STEM Tuesday — Geology– In the Classroom

STEM Tuesday


This month we’re going to dig into some great books about GEOLOGY! These books will help students learn more about Earth, its surface, structure, and processes. They are a great starting point for different activities and discussions in the classroom. Are you ready to get a little dirty?

Dirtmeister’s Nitty Gritty Planet Earth: All About Rocks, Minerals, Fossils, Earthquakes, Volcanoes, And Even Dirt! by Steve Tomecek
A comprehensive book about geology beginning with the formation of our planet. Chapters cover minerals, earthquakes and volcanoes, plate tectonics, the rock cycle, old dead things (aka fossils) and the importance of soils. Next Gen STEM standards listed at the back.

Classroom activity: Lead a discussion about the rock cycle. How are rocks recycled to create new rocks? Have students create a rock cycle diagram to show what they know. In small groups, students can use wax crayons to create a demonstration of the rock cycle. At the beginning, the crayons represent igneous rock. Next, shave the crayons to simulate weathering. Students can then use the shavings to demonstrate the processes of erosion and deposition. To simulate rock pieces being deposited underground, place some of the crayon shavings in a packet of aluminum foil. Students can then use heat and pressure from their hands to demonstrate the formation of sedimentary rocks and metamorphic rocks. What needs to happen for these “rocks” to become igneous rocks?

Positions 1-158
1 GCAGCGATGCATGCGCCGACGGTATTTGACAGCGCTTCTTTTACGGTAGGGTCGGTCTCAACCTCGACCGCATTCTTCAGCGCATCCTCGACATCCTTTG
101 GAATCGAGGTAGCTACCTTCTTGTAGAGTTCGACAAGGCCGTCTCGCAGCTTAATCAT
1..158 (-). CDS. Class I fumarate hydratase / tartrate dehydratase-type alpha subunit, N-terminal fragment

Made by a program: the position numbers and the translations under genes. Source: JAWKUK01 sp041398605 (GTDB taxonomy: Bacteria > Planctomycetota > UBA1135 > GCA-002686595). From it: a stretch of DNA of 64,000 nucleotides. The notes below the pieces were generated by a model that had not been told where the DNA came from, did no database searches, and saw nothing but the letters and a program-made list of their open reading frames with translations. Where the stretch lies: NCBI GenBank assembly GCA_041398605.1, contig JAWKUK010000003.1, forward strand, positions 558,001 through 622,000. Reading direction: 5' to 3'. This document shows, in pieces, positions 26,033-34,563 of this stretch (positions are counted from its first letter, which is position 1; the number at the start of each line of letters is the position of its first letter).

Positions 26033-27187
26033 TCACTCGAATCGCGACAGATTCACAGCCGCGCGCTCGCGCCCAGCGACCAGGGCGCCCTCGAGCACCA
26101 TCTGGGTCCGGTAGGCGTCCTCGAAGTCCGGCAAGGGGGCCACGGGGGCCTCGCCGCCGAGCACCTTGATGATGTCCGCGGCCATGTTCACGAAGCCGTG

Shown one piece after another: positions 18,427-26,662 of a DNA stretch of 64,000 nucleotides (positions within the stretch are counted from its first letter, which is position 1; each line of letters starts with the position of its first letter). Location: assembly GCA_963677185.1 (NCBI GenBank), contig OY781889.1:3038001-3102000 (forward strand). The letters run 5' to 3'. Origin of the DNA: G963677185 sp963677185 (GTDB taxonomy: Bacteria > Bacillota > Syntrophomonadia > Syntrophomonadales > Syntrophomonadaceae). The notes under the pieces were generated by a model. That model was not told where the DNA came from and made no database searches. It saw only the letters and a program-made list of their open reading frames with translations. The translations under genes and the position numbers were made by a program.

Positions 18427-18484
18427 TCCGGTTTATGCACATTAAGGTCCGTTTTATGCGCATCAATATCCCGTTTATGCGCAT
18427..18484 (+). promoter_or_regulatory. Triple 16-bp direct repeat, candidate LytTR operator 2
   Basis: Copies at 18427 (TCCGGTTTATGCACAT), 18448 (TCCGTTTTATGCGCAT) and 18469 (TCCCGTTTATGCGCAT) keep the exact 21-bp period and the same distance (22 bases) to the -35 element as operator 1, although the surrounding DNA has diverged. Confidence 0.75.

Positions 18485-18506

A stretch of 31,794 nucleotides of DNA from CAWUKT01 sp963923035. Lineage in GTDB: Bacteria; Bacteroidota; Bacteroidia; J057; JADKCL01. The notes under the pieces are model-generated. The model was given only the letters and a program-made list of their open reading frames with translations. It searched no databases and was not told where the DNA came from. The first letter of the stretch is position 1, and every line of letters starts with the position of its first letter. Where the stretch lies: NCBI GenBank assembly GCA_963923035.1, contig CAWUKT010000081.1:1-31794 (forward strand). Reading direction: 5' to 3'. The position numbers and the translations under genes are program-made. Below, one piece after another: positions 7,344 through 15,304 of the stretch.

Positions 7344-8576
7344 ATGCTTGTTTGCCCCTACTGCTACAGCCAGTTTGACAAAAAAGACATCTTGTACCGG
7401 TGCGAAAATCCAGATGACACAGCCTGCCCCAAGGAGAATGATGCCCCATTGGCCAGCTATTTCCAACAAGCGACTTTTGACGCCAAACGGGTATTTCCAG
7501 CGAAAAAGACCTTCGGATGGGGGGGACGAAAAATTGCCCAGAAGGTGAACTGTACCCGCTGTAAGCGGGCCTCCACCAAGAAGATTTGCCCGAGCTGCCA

Older Than Dirt by Don Brown
Before dirt there was rock. Before rock there was magma. Before that there was – a BIG Bang! This book presents the history of our planet in graphic panels narrated by a couple of wise-cracking characters. They explain tectonic plates, terraforming through volcanic action and faults, and warn that geological activity continues to change the landscape.

Classroom activity: Earth’s surface is made of large pieces of crust called tectonic plates. Throughout Earth’s history, these plates have slowly moved to create the continents, islands, and mountains that we know today. Have students investigate how mountains form and the role of tectonic plates in their formation. Students can create a model or diagram showing what they have learned.

The Scientists Behind Earth’s Processes by Andrew Solway
An evaluation of twelve female and male scientists (1700’s to present day) whose theories and discoveries informed and influenced our knowledge of the Earth. From dating the Earth to climate changes, fossils to earthquakes, continental drift to mapping the ocean, and predicting the weather to exploring space. Includes an interactive timeline showing how they influenced and built off each other’s theories and a “find out more” section.

Classroom activity: Have students choose a geology pioneer to research. What has their chosen pioneer contributed to the science of geology and our understanding of Earth? Have students work together to create a living timeline of geology’s most important discoveries and scientific achievements.

Looking to get even deeper in the dirt? Browse through the pages of these activity books and choose a few to do in class or at home!

Eyewitness Explorer: Rock and Fossil Hunter by Ben Morgan







Geology Lab for Kids: 52 Projects to Explore Rocks, Gems, Geodes, Crystals, Fossils, and Other Wonders of the Earth’s Surface, by Garret Romaine





A Project Guide to Rocks and Minerals (Earth Science Projects for Kids) by Claire O’Neal






Carla Mooney loves to explore the world around us and discover the details about how it works. An award-winning author of numerous nonfiction science books for kids and teens, she hopes to spark a healthy curiosity and love of science in today’s young people. She lives in Pennsylvania with her husband, three kids, and dog. When not writing, she can often be spotted at a hockey rink for one of her kids’ games. Find her at, on Facebook @carlamooneyauthor, or on Twitter @carlawrites.

STEM Tuesday
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